Wednesday, 6 November 2013

Never Let Me Go by Kazuo Ishiguro

About the Book

Title: Never Let Me Go
Author: Kazuo Ishiguro 
Publication: Faber and Faber, 2005
Summary: In one of the most acclaimed and original novels of recent years, Kazuo Ishiguro imagines the lives of a group of students growing up in a darkly skewed version of contemporary England. Narrated by Kathy, now thirty-one, Never Let Me Go hauntingly dramatises her attempts to come to terms with her childhood at the seemingly idyllic Hailsham School, and with the fate that has always awaited her and her closest friends in the wider world. A story of love, friendship and memory, Never Let Me Go is charged throughout with a sense of the fragility of life. (Faber & Faber)

What I Think

"My name is Kathy H." (Never Let Me Go, pg. 3) In Ishiguro's first short sentence he sets up Never Let Me Go to be an unusual book. In fact, when discussing with friends which category this novel falls into, none of us were sure. We opted for cross-genre as it has elements of many different types of books. Unusual is something we could all agree on. This sentence is clever as it gives so much away, which you don't realise until later. Of course you know the name of the main character, but it's not until later that you discover why she is referred to as Kathy H. (not a full surname, or in fact just Kathy). 

Kathy H. continues, as if talking directly to her readers. "I'm thirty-one years old now, and have been a carer for over eleven years." (Never Let Me Go, pg. 3) Again this raises all manner of questions and I found the story of Kathy H., Ruth and Tommy to be utterly compelling. We're fed snippets of information about their world, much in the same way the students are fed information slowly, as if on a drip, by their superiors. Cleverly, as readers, it's like we always knew what was coming, just as the students did too without ever being told directly.  

I watched the film version of Never Let Me Go (2010) starring Carey Mulligan, Keira Knightley and Andrew Garfield before I read the book and I wish I hadn't. Always read the book first. Having said that, the screenplay by Alex Garland (The Beach) is fantastic and very true to the book and the actors do the characters justice. I would have liked to have experienced the book without any prior knowledge. 

Kazuo Ishiguro is a wonderful storyteller of dark undertones and beautiful descriptions. Highly recommended. 

About the Author

Kazuo Ishiguro is the author of six novels, A Pale View of Hills (1982, Winifred Holtby Prize), An Artist of the Floating World (1986, Whitbread Book of the Year Award, Primio Scanno, shortlisted for the Booker Prize), The Remains of the Day (1989, winner of the Booker Prize), The Unconsoled (1995, winner of the Cheltenham Prize), When We Were Orphans (2000, shortlisted for the Booker Prize) and Never Let Me Go (2005, shortlisted for the MAN Booker Prize), and a book of stories, Nocturnes (2009). He received an OBE for Services to Literature in 1995, and the French decoration of Chevalier de l'Ordre des Arts et des Lettres in 1998. (amazon)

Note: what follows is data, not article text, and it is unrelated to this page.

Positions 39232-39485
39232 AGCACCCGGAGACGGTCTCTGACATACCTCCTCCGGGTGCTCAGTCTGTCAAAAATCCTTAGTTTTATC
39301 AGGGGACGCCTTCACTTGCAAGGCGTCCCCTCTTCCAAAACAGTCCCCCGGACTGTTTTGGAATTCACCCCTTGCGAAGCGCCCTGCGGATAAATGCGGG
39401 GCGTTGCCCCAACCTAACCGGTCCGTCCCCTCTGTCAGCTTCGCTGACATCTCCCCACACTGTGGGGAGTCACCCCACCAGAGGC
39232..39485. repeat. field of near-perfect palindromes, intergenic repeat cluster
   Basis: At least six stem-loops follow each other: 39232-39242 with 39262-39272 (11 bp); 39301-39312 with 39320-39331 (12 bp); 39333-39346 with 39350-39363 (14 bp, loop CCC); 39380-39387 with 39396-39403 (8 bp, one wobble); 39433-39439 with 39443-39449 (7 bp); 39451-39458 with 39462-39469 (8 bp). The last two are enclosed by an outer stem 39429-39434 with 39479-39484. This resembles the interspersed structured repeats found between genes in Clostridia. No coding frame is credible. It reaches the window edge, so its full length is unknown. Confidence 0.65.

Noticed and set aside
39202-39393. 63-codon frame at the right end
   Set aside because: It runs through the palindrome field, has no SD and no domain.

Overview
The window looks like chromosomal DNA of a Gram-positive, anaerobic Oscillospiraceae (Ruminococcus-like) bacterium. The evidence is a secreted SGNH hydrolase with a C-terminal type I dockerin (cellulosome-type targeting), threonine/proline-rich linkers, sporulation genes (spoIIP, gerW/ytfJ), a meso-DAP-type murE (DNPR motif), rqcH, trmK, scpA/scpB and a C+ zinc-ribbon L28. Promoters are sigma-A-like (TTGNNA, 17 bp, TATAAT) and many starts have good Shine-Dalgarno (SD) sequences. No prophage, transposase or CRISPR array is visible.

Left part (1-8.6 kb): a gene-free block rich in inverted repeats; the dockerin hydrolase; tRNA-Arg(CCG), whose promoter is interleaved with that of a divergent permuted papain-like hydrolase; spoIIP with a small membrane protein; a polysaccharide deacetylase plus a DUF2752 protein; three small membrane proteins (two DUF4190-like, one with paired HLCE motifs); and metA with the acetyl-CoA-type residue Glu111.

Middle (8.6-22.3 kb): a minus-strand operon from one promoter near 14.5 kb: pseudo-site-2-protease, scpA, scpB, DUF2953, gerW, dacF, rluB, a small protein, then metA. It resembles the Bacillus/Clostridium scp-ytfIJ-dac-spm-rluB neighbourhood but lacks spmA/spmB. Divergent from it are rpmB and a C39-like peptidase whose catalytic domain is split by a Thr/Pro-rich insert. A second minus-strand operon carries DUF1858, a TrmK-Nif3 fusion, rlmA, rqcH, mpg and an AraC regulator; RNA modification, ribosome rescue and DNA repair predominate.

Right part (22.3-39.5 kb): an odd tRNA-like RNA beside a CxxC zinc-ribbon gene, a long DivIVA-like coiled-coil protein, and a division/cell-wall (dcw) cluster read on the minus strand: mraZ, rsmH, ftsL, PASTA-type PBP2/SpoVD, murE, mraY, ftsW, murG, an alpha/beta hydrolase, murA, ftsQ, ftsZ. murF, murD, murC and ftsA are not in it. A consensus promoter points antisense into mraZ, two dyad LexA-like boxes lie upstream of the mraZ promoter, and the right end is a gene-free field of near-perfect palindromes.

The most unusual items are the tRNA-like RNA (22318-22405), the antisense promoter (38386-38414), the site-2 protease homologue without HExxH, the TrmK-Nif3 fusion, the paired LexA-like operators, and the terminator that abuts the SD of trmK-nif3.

1. I was talking about this novel just yesterday with my reading group. We read it and discussed it some time back and yesterday the group agreed it had been amongst our top ten reads. It certainly came highest in our vote for its structure and overall story.

    I read the book before seeing the film, which I thought was good but it lacked the depth of the book, as is so often the case with films, being such a different genre.

    1. I would certainly put it into my top list of books! :)

  2. Great review Laura, I also really enjoyed the book. I thought the film was well done, but I agree to read the book before watching it.

    1. I'm normally diligent about reading the book first and should stick to my own rules! ;)

  3. Another one for my list. It'll go on the Kindle for some time in the future.

  4. Cool review :) Here's mine if you don't mind:

    Thanks and have a nice day!

  5. In the quiet, striving voice of Kathy H., Ishiguro has shown us our own humanity and the children which live our entire lives within us.


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